Fire in the marketplace

Fire in the marketplace

The phrase in the headline is a standard cliché that is used in Turkish newspaper headlines, if you can still use it. Media, business circles and even market insiders may be too afraid to put it in a headline at the moment, but it is the undisputed truth in the Turkish economy these days. And the president’s inflammatory remarks are only adding fuel to the fire.

President Recep Tayyip Erdoğan may be obsessed with the interest rates, but the Turkish public has one real psychological definition of an economic crisis: the increase of the U.S. dollar. When interest rates go up, very few understand its effects in the grocery store but when the dollar goes up, everyone feels the heat.

So here is one big prediction coming from a real political and economics insider. And I write that boldly.

In a short time, $1 will equal 1 euro.

Last week, during a very interesting political consultants’ conference in Istanbul, PR executives and marketing managers were quietly whispering how hard it had become to get payments from their customers. The backbone or the Turkish economy, SMEs (KOBI) are struggling to make ends meet these days. Checks are bouncing; middlemen are emerging to lend money at higher rates than normal.

Nobody dares to report it, but rapid bankruptcies are seen in cities like Antalya and Gaziantep. They are important hubs of trade and tourism and normally should be immune to currency crises as they do business in either the dollar or euro. But unfortunately, they have very little opportunity to survive until the elections.

Credit card debt has reached such a critical point that there are about 3.9 million citizens with card debt they will never be able to pay. About half a million small business have shut down in the past decade, as they were not able to survive the brutal rise of shopping malls. There are already subprime lenders in the housing market that hound for unpaid mortgages.

Under Erdoğan, the Turkish government has embarked on massive infrastructure projects, creating a huge debt balloon for the construction sector. All big companies are working with numerous subcontractors that use very low paid workers and are getting huge commissions. Now, even the big companies are in a crunch to get paid. High-rise residences and office buildings in Istanbul are ghost skyscrapers soon to be hosting another wave of Iraqi or Syrian refugees.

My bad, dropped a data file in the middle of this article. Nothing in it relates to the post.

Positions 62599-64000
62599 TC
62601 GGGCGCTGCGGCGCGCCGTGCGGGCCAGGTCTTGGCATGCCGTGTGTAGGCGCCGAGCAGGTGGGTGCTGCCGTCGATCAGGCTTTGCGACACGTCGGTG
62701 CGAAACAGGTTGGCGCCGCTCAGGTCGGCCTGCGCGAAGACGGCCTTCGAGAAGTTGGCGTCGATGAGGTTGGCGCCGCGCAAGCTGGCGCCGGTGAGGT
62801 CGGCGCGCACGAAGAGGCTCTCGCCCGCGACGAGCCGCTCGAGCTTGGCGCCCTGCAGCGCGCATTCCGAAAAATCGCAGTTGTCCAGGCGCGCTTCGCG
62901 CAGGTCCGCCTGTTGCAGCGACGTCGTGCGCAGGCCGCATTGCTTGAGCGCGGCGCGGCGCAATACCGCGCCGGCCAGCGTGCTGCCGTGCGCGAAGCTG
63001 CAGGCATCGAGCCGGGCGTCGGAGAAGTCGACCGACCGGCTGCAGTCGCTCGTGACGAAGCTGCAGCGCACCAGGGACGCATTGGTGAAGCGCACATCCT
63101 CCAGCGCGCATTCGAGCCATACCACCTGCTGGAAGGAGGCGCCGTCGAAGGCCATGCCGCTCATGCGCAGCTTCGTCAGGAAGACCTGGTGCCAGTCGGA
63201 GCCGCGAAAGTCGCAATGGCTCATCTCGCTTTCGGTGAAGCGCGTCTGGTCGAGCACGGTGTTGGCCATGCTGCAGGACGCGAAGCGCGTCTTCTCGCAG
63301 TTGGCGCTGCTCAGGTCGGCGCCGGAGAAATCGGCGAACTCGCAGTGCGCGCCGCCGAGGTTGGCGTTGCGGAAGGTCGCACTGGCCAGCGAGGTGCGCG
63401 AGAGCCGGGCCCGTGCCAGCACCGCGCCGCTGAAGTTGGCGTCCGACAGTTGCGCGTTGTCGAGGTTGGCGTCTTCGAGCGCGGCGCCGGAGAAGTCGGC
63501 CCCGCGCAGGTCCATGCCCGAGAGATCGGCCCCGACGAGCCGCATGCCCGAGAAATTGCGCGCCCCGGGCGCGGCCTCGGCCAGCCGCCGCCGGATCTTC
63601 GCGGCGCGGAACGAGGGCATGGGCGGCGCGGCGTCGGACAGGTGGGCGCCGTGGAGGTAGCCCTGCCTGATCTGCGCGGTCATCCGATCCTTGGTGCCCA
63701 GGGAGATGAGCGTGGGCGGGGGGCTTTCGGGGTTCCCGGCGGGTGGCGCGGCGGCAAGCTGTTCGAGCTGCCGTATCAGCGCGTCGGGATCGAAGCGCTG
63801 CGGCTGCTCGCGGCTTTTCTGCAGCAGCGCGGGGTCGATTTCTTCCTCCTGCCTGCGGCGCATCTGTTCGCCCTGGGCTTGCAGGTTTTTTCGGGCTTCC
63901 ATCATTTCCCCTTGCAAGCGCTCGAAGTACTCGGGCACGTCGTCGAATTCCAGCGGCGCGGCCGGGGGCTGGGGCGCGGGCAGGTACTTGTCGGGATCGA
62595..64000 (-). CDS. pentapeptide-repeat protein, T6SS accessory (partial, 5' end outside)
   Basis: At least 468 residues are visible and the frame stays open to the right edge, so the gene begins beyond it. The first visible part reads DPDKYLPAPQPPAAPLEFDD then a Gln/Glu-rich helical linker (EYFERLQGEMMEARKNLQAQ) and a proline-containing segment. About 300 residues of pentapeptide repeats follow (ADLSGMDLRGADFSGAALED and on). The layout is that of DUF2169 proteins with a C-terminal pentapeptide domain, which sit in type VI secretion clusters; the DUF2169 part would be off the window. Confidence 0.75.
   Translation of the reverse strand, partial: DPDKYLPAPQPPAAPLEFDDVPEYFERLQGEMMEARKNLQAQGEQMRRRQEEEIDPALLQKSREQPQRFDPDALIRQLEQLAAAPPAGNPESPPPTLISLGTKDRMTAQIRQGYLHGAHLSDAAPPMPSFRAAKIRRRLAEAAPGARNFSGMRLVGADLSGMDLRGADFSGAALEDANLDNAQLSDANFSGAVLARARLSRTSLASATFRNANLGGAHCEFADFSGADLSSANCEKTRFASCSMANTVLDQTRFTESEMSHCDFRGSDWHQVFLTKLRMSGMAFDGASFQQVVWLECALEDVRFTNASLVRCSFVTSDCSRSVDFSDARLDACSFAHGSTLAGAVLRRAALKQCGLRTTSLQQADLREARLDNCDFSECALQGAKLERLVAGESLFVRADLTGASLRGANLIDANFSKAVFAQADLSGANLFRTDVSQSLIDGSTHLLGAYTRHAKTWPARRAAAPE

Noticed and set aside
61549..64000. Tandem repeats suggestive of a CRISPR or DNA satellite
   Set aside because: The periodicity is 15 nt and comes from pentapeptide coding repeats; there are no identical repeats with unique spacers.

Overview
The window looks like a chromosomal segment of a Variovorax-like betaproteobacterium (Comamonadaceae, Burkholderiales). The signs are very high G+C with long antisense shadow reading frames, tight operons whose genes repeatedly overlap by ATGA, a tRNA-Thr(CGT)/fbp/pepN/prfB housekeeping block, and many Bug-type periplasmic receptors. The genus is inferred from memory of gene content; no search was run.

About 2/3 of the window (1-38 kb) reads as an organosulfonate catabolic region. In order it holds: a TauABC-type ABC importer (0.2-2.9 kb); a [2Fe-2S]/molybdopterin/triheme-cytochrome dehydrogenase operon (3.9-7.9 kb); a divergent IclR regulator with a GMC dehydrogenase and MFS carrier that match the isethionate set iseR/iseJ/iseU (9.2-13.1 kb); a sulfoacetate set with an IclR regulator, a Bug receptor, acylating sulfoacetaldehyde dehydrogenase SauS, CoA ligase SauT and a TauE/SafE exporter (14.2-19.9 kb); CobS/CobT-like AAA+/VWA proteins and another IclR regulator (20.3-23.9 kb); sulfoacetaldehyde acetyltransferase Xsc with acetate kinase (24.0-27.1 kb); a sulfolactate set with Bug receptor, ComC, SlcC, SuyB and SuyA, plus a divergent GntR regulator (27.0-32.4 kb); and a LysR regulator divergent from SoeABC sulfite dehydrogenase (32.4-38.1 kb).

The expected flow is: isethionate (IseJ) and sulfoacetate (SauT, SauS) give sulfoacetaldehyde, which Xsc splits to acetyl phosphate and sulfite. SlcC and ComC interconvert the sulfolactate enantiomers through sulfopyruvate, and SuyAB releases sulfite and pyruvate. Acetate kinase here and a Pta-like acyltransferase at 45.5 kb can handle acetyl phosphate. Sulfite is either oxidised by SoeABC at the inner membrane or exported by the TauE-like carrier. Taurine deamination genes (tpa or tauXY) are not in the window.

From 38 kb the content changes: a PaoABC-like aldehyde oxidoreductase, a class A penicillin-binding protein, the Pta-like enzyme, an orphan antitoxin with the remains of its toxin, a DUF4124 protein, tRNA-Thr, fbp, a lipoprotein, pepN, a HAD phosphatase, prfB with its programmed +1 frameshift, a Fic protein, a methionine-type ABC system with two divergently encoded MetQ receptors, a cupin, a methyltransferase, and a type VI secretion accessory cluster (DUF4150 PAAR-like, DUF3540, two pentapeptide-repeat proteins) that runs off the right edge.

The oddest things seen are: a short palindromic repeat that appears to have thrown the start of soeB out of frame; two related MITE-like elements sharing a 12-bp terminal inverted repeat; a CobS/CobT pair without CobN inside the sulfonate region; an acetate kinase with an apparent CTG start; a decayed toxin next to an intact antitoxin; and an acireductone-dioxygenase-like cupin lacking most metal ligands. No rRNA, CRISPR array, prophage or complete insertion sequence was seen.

So it will not be a big surprise if Turkey all of a sudden allows the U.S. to use the İncirlik airbase in the fight against the Islamic State of Iraq and the Levant (ISIL). It will not be a big surprise if Turkey accepts some of the conditions of the coalition and may even say yes to a Syria under President Bashar al-Assad. If your money is tight, you will have to dance with the ones that have it, even if it hurts your principles, and even if it takes a short time.

But above all of this debate, there is one place that Erdoğan should be really careful about: Kapalıçarşı (the Grand Bazaar).

Last week when the dollar was killing the entire market, the open currency and jewelry market in Istanbul’s historic bazaar was furious over the president’s remarks. “I cannot eat gold or silver,” one merchant said. “We do not care about his interest rate madness. People are closing their shops in the malls without even making one sale. How are we going to get food?”

This is not a street vendor speaking. Not even a small shop owner. These are guys that trade currencies in the open market and they hold the pulse of all businesses that need international currency. So when the Grand Bazaar starts to hurt, one should be afraid. Very afraid. Otherwise get ready to witness Tehran 1979.